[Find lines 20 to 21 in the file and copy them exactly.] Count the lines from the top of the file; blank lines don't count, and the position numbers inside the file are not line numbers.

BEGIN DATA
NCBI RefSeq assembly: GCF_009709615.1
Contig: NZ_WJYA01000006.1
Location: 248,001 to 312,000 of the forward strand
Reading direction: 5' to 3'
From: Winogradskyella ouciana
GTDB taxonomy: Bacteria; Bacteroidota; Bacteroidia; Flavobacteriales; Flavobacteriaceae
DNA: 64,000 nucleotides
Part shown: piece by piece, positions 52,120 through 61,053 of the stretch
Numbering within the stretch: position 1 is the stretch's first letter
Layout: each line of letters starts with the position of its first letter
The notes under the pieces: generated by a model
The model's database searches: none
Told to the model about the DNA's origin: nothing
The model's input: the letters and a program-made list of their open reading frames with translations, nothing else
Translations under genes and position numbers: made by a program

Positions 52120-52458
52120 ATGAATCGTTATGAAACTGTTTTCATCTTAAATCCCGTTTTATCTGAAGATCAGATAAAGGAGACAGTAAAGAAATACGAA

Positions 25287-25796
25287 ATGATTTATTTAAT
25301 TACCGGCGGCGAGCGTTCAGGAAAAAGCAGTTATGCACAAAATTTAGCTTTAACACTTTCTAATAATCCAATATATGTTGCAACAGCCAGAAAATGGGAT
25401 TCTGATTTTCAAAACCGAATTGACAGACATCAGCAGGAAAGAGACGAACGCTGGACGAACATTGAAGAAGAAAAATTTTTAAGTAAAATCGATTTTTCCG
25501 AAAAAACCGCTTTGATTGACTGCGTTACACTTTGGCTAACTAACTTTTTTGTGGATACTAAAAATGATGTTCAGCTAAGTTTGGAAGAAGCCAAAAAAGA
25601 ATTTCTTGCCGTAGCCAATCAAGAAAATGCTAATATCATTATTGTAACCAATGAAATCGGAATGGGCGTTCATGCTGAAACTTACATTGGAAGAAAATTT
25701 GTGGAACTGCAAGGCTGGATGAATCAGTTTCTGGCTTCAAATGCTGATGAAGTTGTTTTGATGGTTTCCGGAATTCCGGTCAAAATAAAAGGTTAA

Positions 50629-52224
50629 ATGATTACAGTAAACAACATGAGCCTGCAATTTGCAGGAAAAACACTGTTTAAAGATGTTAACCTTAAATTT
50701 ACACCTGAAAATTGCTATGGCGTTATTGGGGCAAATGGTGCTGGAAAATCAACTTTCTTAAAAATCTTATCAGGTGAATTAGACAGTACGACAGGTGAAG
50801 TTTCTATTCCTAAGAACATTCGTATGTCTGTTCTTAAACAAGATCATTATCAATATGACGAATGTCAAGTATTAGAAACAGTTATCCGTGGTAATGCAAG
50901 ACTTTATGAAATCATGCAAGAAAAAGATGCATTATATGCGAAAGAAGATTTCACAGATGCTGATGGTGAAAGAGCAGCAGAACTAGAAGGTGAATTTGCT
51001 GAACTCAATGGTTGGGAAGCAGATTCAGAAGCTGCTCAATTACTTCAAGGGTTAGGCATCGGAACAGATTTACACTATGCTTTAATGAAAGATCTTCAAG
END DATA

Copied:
25301 TACCGGCGGCGAGCGTTCAGGAAAAAGCAGTTATGCACAAAATTTAGCTTTAACACTTTCTAATAATCCAATATATGTTGCAACAGCCAGAAAATGGGAT
25401 TCTGATTTTCAAAACCGAATTGACAGACATCAGCAGGAAAGAGACGAACGCTGGACGAACATTGAAGAAGAAAAATTTTTAAGTAAAATCGATTTTTCCG